With the passing of Queen Elizabeth II dominating headlines around the world, death and the emotions that come with it, feel all the more prevalent.
However, for those impacted by cancer, feelings of loss, bereavement and grief can become an all too common part of day-to-day life. Coping with the loss of a loved one can have a serious impact on our mental health and at a time where death and change seem to be in every newspaper and flooding our newsfeeds, it’s vital to make sure you’re looking after yourself.
Here are some tips, provided by both War On Cancer community and team members, about how to cope with feelings of loss or grief:
- Know that it’s ok to talk it out. Don’t bottle up how you’re feeling. Grief is a normal emotion and there’s nothing to be ashamed of. If you don’t feel comfortable talking to someone you know about how you’re feeling, there are bereavement charities and helplines you can call who will be happy to listen.
- Don’t try to rush it. Grief has no timeline and there is no right or wrong way to grieve. Allow yourself to feel how you feel in the moment and go with it.
- Switch off the news. It’s ok to find current world events triggering. Don’t be afraid to silence the news for a bit.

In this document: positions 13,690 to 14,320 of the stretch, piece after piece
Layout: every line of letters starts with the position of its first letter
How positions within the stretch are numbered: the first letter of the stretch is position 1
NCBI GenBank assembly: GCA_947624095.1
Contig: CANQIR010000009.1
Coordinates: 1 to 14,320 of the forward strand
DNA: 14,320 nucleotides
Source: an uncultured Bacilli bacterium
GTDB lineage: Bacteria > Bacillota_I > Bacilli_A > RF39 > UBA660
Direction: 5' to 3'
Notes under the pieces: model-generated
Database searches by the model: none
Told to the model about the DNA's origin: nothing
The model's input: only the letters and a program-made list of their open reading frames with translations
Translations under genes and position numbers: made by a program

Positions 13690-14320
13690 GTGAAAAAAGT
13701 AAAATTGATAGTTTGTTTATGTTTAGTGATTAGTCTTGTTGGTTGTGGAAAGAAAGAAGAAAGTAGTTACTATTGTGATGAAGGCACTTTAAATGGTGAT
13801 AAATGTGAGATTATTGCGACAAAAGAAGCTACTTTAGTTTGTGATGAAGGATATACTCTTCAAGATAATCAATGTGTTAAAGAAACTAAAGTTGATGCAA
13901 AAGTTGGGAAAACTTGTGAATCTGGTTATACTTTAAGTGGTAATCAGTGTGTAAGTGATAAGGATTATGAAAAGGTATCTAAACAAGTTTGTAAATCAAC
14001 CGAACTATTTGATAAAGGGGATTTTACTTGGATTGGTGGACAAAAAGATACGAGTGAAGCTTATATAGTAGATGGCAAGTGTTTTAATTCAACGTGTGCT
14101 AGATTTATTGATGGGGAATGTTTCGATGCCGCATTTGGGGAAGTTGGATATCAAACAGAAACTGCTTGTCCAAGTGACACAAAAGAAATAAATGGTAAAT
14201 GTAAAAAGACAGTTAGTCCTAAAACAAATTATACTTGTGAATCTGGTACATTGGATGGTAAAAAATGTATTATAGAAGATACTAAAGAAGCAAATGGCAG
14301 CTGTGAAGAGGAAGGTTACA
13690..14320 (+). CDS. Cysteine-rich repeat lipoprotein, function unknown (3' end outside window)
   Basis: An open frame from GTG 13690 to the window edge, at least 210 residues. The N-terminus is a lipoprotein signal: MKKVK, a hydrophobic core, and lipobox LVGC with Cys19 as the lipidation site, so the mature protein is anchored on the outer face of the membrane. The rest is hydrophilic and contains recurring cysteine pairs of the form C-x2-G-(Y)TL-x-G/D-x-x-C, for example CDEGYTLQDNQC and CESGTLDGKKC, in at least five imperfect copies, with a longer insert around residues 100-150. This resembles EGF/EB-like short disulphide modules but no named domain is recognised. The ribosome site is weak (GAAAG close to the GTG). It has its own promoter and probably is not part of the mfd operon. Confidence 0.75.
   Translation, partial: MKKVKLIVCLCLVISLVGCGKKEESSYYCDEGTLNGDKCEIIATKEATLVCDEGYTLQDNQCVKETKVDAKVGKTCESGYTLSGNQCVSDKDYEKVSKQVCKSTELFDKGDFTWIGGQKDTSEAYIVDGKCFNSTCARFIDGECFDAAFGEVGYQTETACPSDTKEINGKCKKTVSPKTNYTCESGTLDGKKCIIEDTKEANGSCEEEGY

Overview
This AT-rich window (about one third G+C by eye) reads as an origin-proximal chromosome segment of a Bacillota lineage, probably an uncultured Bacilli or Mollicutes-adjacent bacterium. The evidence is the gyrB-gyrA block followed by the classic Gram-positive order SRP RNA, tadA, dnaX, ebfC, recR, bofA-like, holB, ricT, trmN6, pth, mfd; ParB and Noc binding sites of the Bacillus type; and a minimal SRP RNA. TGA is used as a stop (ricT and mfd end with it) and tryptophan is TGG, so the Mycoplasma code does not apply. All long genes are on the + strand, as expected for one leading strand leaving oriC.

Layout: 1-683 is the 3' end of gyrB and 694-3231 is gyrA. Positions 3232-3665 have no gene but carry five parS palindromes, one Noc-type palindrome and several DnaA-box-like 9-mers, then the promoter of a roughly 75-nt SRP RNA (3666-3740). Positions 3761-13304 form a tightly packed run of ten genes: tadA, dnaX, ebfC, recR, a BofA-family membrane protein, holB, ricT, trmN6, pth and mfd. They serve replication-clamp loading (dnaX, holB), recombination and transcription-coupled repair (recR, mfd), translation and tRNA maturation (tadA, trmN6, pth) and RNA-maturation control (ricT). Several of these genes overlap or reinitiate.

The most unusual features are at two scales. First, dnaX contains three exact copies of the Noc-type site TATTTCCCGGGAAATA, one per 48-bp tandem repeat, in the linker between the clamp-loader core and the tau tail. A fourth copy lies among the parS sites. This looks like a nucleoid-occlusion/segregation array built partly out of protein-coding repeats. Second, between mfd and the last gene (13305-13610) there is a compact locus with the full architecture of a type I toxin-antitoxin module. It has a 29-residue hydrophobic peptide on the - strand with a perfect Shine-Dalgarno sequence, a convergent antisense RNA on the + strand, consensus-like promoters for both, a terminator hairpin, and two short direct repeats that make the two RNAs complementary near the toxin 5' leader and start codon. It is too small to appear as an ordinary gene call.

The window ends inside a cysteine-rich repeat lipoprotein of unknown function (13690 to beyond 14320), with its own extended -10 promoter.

- Remember, you are allowed to smile. Some people report feeling almost ‘guilty’ for experiencing brief moments of happiness or laughter following the death of a loved one. You don’t have to feel guilty for allowing yourself some happiness at a dark time.
- Grief doesn’t just happen after death. It’s not just a death that can cause grief. From not being as physically able as before, to undergoing surgery to remove body parts and coping with things like hair loss and other changes to one’s physical appearance, there’s a lot of grieving that people impacted by cancer have to come to terms with. Grief is totally normal to experience with any kind of loss.
- It’s ok to feel lost. It can be totally normal to feel a sense of emptiness following a bereavement. Death, in all its finality, can sometimes leave us feeling lost, hopeless or empty. If those feelings continue for a prolonged period of time, be sure to speak to your doctor about the possibility of extra mental health support. Learn more about depression and acceptance as stages of grief here.
- You are allowed to ask for help. It might be from other friends and family members to support you with day-to-day tasks or it might be from healthcare professionals to make sure you have the tools you need. Whatever the case may be, you are allowed to ask for help, and it’s a sign of strength, not weakness.
- Lean on your community. It can sometimes be hard to talk about grief, and cancer, with others who may not have had similar experiences. The War On Cancer community has over 40,000 members who can relate to what you’re going through. Lean on us whenever you need.